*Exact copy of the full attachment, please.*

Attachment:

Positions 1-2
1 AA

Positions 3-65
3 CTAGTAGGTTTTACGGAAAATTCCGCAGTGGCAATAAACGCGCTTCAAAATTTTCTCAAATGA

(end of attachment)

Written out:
Positions 1-2
1 AA

Positions 3-65
3 CTAGTAGGTTTTACGGAAAATTCCGCAGTGGCAATAAACGCGCTTCAAAATTTTCTCAAATGA